Its going to be a shot in the dark but its worth a look for a few hours.

 

MY5277

 

1/1/1850 by CGS (MONUMENTED)

DESCRIBED BY COAST AND GEODETIC SURVEY 1850 (COB) THE STATION IS MARKED BY AN EARTHENWARE CONE, EMBEDDED IN THE EARTH 3 FEET BELOW THE SURFACE.

 

1/1/1934 by MAGS (SEE DESCRIPTION)

RECOVERY NOTE BY MASSACHUSETTS GEODETIC SURVEY 1934 STATION IS SITUATED NEAR THE MIDPOINT OF PLUM ISLAND. THE OLD DESCRIPTIONS MENTIONS ONLY AN UNDERGROUND MARK FOR THE STATION AND SINCE THE VICINITY IS PRACTICALLY UNINHABITED AT THIS TIME OF THE YEAR, NO ONE COULD BE FOUND TO FURNISH ANY INFORMATION AS TO ITS WHEREABOUTS.

That will be a tough one. Plum Island is basically a sand dune and I suspect the surface shifts continually due to wind and sea. Map Link

 

Good luck.

Edited by Papa-Bear-NYC
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The tools of choice would be professional grade GPS and a shovel.

 

If you have to do it with recreational grade GPS, plant a stake nearby and let the unit average a waypoint on it for several minutes until you get an indicated accuracy of about 5 feet, repeating as many times as you can. You will find that even averaged waypoints differ as the day progresses so it is good to take them spread out through the day. Calculate an average of them. Then calculate an offset from your average to the coordinates given for the mark. The display format ddd.ddddd is the most precise readout. Averaging can hint at another decimal place but only by averaging at many times of day. If I did the computation right (using INVERSE) for each 0.00001 degree difference you move 3.64 ft north and south, or 2.69 ft east and west.

 

If you find it, don't disturb it. When you fill the hole, cover the clay with something, then put in a little sand, and then an iron rod or pipe over it so that a professional magnetic locator can find it again. The rod should be well below the surface, a couple feet long if there is room without resting it on the clay.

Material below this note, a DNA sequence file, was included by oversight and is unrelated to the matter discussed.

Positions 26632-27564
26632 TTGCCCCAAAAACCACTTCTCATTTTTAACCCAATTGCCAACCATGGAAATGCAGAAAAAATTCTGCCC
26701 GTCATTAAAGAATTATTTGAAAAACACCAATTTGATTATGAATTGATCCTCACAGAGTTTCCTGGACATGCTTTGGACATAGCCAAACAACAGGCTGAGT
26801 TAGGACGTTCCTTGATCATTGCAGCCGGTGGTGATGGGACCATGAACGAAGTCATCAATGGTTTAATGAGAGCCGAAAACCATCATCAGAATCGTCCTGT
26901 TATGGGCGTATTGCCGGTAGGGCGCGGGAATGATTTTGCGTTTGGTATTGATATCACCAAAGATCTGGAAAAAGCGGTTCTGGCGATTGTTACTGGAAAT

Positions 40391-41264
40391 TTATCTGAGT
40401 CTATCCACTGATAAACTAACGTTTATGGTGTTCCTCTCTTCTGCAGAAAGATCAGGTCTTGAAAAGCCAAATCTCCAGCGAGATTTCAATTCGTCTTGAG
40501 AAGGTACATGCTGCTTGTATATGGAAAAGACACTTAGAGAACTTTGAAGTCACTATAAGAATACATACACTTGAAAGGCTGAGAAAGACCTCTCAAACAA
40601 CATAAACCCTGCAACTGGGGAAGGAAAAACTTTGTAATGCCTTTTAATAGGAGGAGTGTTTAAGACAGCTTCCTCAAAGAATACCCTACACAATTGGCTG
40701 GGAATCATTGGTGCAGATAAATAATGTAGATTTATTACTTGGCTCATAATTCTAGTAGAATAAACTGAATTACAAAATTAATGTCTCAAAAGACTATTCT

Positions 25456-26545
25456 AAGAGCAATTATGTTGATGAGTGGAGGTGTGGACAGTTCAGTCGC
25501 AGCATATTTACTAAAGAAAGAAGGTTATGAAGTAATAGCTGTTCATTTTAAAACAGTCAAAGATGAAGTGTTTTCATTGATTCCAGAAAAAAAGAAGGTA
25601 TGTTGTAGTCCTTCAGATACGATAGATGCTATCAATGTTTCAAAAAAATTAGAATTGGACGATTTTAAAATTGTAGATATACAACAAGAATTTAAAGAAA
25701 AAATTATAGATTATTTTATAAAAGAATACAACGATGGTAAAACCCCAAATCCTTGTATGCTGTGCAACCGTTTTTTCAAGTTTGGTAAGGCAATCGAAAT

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This is the type of search that I really enjoy. I wish I lived in the area.

 

I noticed there was/is a concrete "fire control tower" PID MY5279 about 337.46' to the sw. If you could locate that structure or its ruins, you could measure 337.46' @ 47.6 degrees. I know that is a long distance but it may not be difficult if the groung is relatively level. The azimuth would be tough but you should be able to get within 5 feet with a good compass and tripod. Both locations have adjusted coordinates so it would be best to start hanging around with a land surveyor, like I do. It is so cool to find things via gps and some digging tools.

 

Good luck,

Gary

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I'm certainly no expert, but I suspect that a ground penetration radar might work. The sand would be dry (good for the radar penetration), and I guess that the difference between clay and sand might be enough to sense. Borrowing one might not be easy. Maybe the NGS has a source / connections. I suppose these days most counties have one for various tasks. They always seem to have one available on CSI :blink: . Sounds like fun! Good luck.

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I'm certainly no expert, but I suspect that a ground penetration radar might work. The sand would be dry (good for the radar penetration), and I guess that the difference between clay and sand might be enough to sense. Borrowing one might not be easy. Maybe the NGS has a source / connections. I suppose these days most counties have one for various tasks. They always seem to have one available on CSI :grin: . Sounds like fun! Good luck.

Unfortunately, looking at the coords (Adjusted) on Google Earth, that location is RIGHT under a small grove of dense-looking trees. If the cone survived roots growing around it, it may be difficult with any tool with that many trees/foliage right around it. :angry:

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That's a good idea to get one of those. It will make it real easy to find it in the sand. Maybe I can find someone that would like to come out and help us look for it.

 

We will try the conventional way of measuring first but if we have no luck that way we will cheat and use the radar.

 

Maybe we can make a GC event as well and place a new marker over the original container if we can find it.